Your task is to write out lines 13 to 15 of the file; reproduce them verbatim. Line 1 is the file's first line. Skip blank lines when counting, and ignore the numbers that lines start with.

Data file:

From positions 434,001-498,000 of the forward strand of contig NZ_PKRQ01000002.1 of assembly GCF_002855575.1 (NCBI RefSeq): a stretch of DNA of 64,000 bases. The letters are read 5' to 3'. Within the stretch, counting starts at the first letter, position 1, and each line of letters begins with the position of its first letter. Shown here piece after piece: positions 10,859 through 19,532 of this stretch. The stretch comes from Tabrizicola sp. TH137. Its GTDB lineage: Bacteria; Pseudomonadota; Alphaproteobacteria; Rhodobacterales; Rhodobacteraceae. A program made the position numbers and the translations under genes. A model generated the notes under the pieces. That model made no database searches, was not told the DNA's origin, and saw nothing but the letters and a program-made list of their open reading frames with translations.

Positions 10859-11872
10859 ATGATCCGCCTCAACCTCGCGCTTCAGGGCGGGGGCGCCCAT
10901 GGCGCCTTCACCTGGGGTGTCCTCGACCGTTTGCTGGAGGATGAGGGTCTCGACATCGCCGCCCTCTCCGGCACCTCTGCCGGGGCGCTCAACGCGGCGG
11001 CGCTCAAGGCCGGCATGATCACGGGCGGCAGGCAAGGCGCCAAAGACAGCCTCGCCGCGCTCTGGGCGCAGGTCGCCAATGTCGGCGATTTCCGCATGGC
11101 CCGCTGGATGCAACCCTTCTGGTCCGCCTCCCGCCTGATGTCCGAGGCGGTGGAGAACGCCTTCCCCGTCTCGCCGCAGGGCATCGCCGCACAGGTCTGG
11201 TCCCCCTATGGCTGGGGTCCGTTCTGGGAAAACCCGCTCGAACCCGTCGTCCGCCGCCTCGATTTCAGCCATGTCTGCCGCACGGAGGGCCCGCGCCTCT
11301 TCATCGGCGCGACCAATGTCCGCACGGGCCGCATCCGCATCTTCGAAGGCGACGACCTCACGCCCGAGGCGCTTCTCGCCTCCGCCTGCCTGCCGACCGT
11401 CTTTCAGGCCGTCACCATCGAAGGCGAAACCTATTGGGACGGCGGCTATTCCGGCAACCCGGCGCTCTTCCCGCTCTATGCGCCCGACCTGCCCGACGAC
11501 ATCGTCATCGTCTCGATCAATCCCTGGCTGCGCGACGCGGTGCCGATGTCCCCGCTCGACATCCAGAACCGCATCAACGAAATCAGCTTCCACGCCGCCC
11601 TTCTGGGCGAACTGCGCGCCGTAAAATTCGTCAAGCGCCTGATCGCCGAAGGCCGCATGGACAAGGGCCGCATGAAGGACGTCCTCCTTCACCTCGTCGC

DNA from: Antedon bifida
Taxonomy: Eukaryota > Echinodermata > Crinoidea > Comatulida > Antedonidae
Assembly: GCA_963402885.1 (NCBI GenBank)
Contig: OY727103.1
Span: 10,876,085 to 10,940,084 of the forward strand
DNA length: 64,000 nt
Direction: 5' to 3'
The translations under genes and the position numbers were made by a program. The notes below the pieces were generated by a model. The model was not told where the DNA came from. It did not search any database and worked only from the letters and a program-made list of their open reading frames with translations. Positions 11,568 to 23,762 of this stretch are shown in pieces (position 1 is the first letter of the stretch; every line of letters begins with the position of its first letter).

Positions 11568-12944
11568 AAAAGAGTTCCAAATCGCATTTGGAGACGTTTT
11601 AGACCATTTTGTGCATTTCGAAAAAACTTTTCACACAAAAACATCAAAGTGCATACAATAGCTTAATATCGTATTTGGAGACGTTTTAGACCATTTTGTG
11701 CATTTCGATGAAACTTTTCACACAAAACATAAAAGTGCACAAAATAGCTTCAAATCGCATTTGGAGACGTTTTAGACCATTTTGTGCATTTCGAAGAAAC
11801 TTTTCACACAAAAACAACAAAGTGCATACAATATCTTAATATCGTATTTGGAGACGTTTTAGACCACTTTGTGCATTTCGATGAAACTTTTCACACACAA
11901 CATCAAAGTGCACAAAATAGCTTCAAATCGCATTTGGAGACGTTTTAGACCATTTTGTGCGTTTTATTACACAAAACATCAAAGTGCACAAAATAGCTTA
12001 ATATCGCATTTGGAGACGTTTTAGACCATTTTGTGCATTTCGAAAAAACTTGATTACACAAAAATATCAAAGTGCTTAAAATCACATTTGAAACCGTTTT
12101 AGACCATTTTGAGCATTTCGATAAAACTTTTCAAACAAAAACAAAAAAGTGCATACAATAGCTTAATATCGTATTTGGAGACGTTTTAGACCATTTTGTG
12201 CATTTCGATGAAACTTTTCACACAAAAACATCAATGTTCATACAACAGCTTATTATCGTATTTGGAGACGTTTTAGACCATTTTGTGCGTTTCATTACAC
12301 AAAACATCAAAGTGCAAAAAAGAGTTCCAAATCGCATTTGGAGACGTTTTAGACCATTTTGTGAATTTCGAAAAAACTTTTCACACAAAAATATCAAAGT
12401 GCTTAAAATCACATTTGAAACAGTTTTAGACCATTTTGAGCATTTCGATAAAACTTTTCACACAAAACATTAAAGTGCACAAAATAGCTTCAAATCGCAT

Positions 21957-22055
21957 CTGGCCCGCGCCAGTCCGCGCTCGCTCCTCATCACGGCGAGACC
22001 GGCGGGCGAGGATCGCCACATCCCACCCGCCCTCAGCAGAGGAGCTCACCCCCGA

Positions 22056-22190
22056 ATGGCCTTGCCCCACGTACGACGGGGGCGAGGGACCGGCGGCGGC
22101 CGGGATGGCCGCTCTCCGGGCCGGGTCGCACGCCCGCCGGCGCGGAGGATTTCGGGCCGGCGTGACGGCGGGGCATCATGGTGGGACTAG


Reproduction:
Taxonomy: Eukaryota > Echinodermata > Crinoidea > Comatulida > Antedonidae
Assembly: GCA_963402885.1 (NCBI GenBank)
Contig: OY727103.1